Back in September we noted, "it’s a no brainer for the government to take all available measures it has to protect the public lands that it holds in the public trust," and we're thrilled to announce that indeed President Obama today expanded the California Coastal National Monument to include six new sites located in Humboldt, Santa Cruz, San Luis Obispo and Orange Counties: Piedras Blancas Outstanding Natural Area in San Luis Obispo County; Cotoni-Coast Dairies in Santa Cruz County; Lost Coast Headlands, Lighthouse Ranch, and Trinidad Head in Humboldt County; and Orange County Rocks off the coast of Southern California.
In addition to being areas of great natural beauty, these places serve as important habitat for seabirds, marine mammals, and other plant and animal life, including endangered species. Piedras Blancas Outstanding Natural Area, for example, is an ecologically-critical research area and home to marine mammals including the elephant seal. The scenic coastal bluffs of Humboldt County’s Lost Coast Headlands provide a coastal sanctuary for hundreds of species. Protection as part of the National Monument will help ensure greater recognition for the historic, cultural and natural character of these public lands. It also protects them from resource-destructive activities such as mining, logging, and mineral and geothermal leasing – and as adaptation to climate change grows ever more imperative, these places are likely to be more resilient.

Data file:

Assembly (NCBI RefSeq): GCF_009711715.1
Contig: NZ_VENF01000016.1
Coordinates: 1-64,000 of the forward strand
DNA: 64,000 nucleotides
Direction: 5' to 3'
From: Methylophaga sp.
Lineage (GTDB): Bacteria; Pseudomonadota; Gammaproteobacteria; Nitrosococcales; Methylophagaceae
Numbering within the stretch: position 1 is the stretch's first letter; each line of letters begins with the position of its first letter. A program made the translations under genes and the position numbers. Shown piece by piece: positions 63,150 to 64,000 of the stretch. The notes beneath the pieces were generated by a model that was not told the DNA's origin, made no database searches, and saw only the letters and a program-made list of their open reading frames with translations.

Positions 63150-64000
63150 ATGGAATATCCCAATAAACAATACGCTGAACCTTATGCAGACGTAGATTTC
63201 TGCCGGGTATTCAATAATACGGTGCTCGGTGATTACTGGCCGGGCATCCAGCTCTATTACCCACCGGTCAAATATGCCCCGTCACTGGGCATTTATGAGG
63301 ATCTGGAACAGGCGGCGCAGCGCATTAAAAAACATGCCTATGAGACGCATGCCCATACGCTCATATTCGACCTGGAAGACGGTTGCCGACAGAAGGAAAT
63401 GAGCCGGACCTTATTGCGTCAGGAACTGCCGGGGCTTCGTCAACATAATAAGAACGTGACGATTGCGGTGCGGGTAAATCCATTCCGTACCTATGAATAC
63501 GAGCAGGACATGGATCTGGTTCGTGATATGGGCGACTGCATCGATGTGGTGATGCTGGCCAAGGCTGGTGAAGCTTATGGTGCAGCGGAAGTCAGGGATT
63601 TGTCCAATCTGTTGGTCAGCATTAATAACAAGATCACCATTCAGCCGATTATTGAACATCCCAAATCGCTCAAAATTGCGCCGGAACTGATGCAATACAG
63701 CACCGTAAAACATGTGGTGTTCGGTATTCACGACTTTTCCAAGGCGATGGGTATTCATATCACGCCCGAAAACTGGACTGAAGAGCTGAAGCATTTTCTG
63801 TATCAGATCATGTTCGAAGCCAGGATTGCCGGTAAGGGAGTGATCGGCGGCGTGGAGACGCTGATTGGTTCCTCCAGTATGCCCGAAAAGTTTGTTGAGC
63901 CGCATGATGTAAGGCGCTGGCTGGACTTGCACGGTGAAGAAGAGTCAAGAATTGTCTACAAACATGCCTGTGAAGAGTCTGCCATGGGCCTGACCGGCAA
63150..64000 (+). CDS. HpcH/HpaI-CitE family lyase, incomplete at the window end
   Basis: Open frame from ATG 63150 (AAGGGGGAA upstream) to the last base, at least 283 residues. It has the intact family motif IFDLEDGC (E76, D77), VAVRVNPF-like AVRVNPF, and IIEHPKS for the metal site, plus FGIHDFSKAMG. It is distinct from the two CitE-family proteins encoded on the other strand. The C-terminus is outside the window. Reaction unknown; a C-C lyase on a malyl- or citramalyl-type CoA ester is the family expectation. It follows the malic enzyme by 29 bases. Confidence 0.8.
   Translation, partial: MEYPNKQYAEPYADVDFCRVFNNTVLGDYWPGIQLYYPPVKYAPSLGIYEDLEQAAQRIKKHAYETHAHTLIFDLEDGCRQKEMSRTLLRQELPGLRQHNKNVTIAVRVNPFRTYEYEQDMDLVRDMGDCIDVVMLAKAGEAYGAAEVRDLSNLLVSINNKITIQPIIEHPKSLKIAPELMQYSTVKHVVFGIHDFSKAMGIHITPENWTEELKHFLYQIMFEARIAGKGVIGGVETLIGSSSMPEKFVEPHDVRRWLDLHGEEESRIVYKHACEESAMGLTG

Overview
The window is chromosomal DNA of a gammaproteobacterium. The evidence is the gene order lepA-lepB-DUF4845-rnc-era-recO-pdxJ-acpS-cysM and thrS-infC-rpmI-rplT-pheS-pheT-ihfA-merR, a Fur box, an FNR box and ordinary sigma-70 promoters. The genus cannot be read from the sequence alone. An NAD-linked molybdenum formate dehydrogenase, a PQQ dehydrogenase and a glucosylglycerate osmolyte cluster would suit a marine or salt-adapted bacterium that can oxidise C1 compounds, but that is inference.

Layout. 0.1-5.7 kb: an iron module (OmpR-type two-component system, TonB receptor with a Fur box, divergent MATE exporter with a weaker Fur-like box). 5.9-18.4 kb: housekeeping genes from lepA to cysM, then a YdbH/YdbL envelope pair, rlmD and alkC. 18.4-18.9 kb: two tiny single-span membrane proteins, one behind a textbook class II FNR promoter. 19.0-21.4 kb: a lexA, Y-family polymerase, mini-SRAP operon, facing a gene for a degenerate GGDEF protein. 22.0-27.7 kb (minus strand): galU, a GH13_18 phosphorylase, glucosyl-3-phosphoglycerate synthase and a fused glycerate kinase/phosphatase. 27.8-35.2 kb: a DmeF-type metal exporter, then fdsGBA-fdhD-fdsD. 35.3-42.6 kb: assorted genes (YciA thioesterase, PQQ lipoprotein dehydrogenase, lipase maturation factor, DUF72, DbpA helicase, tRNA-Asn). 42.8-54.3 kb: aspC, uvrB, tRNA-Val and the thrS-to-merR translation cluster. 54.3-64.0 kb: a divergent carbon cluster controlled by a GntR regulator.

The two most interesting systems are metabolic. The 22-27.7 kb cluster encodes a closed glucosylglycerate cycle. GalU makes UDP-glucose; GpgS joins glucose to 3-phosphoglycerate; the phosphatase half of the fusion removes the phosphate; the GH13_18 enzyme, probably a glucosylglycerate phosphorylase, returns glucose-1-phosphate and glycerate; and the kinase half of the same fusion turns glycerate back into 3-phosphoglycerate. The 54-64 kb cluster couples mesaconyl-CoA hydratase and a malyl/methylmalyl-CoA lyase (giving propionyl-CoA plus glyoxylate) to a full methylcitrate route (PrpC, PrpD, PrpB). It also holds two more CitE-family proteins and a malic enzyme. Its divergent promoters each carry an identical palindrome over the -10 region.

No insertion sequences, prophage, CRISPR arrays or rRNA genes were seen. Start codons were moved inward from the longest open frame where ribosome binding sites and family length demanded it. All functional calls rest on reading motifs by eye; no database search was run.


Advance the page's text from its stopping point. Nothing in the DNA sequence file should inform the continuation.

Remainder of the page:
President Obama expanded the California Coastal National Monument through use of the Antiquities Act, the 1906 law allowing presidents to designate public lands as national monuments to protect their significant natural, cultural, or scientific features. Former Senator Boxer, Representatives Huffman and Eshoo and former Representative Capps championed the effort, with support from Governor Jerry Brown, and numerous other elected officials, community leaders and California residents.
See the full proclamation here.